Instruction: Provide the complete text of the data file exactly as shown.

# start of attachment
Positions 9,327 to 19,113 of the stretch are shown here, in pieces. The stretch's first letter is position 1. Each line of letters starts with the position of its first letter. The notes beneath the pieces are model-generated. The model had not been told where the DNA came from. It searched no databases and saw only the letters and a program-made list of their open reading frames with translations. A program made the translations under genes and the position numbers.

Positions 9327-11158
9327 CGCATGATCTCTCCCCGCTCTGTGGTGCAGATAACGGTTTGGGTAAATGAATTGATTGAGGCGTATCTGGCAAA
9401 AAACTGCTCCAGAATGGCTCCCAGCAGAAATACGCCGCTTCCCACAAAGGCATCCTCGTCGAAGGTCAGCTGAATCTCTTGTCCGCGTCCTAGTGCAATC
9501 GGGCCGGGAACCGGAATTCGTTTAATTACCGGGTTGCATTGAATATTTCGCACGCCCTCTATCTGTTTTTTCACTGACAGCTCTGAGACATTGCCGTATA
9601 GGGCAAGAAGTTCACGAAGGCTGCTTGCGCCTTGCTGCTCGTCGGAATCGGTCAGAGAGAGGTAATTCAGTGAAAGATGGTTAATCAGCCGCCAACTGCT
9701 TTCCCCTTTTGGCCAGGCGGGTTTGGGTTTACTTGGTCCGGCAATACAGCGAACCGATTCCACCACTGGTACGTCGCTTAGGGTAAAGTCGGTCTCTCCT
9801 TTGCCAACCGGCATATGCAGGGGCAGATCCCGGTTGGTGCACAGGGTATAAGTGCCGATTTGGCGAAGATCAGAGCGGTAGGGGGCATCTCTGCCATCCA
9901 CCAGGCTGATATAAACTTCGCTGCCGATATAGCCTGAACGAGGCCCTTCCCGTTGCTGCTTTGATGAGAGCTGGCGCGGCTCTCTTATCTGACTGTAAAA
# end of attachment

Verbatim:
Positions 9,327 to 19,113 of the stretch are shown here, in pieces. The stretch's first letter is position 1. Each line of letters starts with the position of its first letter. The notes beneath the pieces are model-generated. The model had not been told where the DNA came from. It searched no databases and saw only the letters and a program-made list of their open reading frames with translations. A program made the translations under genes and the position numbers.

Positions 9327-11158
9327 CGCATGATCTCTCCCCGCTCTGTGGTGCAGATAACGGTTTGGGTAAATGAATTGATTGAGGCGTATCTGGCAAA
9401 AAACTGCTCCAGAATGGCTCCCAGCAGAAATACGCCGCTTCCCACAAAGGCATCCTCGTCGAAGGTCAGCTGAATCTCTTGTCCGCGTCCTAGTGCAATC
9501 GGGCCGGGAACCGGAATTCGTTTAATTACCGGGTTGCATTGAATATTTCGCACGCCCTCTATCTGTTTTTTCACTGACAGCTCTGAGACATTGCCGTATA
9601 GGGCAAGAAGTTCACGAAGGCTGCTTGCGCCTTGCTGCTCGTCGGAATCGGTCAGAGAGAGGTAATTCAGTGAAAGATGGTTAATCAGCCGCCAACTGCT
9701 TTCCCCTTTTGGCCAGGCGGGTTTGGGTTTACTTGGTCCGGCAATACAGCGAACCGATTCCACCACTGGTACGTCGCTTAGGGTAAAGTCGGTCTCTCCT
9801 TTGCCAACCGGCATATGCAGGGGCAGATCCCGGTTGGTGCACAGGGTATAAGTGCCGATTTGGCGAAGATCAGAGCGGTAGGGGGCATCTCTGCCATCCA
9901 CCAGGCTGATATAAACTTCGCTGCCGATATAGCCTGAACGAGGCCCTTCCCGTTGCTGCTTTGATGAGAGCTGGCGCGGCTCTCTTATCTGACTGTAAAA